American gov’t ‘concerned’ over ABS-CBN shutdown


The United States government yesterday expressed its uneasiness over the shutdown of ABS-CBN, the Philippines’ largest broadcaster, after the company failed to secure a new franchise from the House of Representatives.

“We are concerned by the situation regarding ABS-CBN,” U.S. State Department spokeswoman Morgan Ortagus said in a statement. 

“An independent media plays a critical role in facilitating the open exchange of information and ideas which is vital to free, prosperous, and secure democratic societies,” she added. “This is true for the United States, the Philippines, as well as countries around the world.”

Read: Pinoys tune in as ABS-CBN’s ‘TV Patrol’ makes digital comeback

ABS-CBN abruptly ended its broadcast on radio and television on Tuesday after it was ordered to do so by the National Telecommunications Commission (NTC). The commission was supposed to grant the media giant a provisional license while the company was waiting for the approval of its new 25-year broadcasting franchise. Before releasing its order, the NTC was warned by Solicitor General Jose Calida that they would face graft charges should they grant a provisional license to ABS-CBN.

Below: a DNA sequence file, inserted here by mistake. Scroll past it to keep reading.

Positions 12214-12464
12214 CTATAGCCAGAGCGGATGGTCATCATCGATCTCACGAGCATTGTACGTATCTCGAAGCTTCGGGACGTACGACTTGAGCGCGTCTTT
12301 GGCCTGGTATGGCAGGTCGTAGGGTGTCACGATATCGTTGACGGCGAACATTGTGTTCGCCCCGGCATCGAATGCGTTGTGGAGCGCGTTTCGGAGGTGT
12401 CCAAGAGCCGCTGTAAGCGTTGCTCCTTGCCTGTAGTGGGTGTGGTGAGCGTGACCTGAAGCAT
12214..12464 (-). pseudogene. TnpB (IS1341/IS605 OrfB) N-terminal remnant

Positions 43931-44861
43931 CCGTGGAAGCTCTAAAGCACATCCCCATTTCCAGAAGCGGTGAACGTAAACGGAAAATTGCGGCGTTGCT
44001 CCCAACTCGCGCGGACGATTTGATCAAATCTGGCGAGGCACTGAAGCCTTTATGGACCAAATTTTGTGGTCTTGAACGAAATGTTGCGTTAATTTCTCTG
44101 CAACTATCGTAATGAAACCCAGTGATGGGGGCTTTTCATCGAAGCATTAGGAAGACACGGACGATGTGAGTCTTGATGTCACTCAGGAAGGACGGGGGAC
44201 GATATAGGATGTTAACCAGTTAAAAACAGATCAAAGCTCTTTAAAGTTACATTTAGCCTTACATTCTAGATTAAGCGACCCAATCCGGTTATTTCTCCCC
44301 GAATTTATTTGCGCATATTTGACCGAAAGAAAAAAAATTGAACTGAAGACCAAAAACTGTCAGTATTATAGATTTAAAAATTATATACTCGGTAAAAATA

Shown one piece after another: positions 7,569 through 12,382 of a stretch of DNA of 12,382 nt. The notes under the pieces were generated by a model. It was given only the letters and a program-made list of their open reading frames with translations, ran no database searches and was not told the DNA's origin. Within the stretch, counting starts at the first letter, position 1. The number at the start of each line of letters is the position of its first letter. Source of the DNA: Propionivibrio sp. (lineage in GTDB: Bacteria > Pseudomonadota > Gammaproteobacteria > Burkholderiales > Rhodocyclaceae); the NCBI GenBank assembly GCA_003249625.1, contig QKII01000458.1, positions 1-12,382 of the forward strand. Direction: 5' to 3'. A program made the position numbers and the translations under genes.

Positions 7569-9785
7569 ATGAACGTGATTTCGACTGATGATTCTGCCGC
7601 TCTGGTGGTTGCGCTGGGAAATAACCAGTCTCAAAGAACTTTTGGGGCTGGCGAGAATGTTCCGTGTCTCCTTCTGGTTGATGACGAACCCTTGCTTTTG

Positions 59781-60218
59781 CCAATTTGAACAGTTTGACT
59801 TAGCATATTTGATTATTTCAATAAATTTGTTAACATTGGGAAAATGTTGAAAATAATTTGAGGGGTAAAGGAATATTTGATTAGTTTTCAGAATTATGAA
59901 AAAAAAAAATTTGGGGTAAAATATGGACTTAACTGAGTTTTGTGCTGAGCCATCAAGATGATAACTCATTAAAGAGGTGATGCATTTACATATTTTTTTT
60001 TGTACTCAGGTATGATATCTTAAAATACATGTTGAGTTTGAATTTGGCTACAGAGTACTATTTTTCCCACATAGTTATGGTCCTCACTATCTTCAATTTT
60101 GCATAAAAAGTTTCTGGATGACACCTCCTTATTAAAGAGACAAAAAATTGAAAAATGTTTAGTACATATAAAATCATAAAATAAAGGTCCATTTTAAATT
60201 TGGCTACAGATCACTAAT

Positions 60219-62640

Instead of giving up without a fight, ABS-CBN broadcast its news program TV Patrol on Facebook and YouTube last night, as well as on its cable channel, ANC.

President Rodrigo Duterte had publicly said multiple times that he would block any efforts to have ABS-CBN’s franchise renewed because the company allegedly failed to air his election ads in 2016. The president was also miffed that its news and current affairs programs reportedly aired stories that portrayed his government in a negative light.

Meanwhile, non-profit organization Human Rights Watch (HRW) yesterday asked the NTC to “rescind” its shut down order, and accused Duterte of masterminding the media company’s closure.

“The Philippine government shutdown of ABS-CBN reeks of a political vendetta by President Duterte, who has repeatedly threatened the network for criticizing his abusive ‘war on drugs,’” said Phil Robertson, the Deputy Asia Director of HRW, in a statement sent to Coconuts Manila.

“Congress should stop ducking responsibility and reverse Duterte’s latest attempt to muzzle the press, especially when the public needs timely and accurate information more than ever,” he added.

ABS-CBN’s reporters have covered Duterte’s bloody anti-drug campaign, for which it has won awards both in the Philippines and overseas. 


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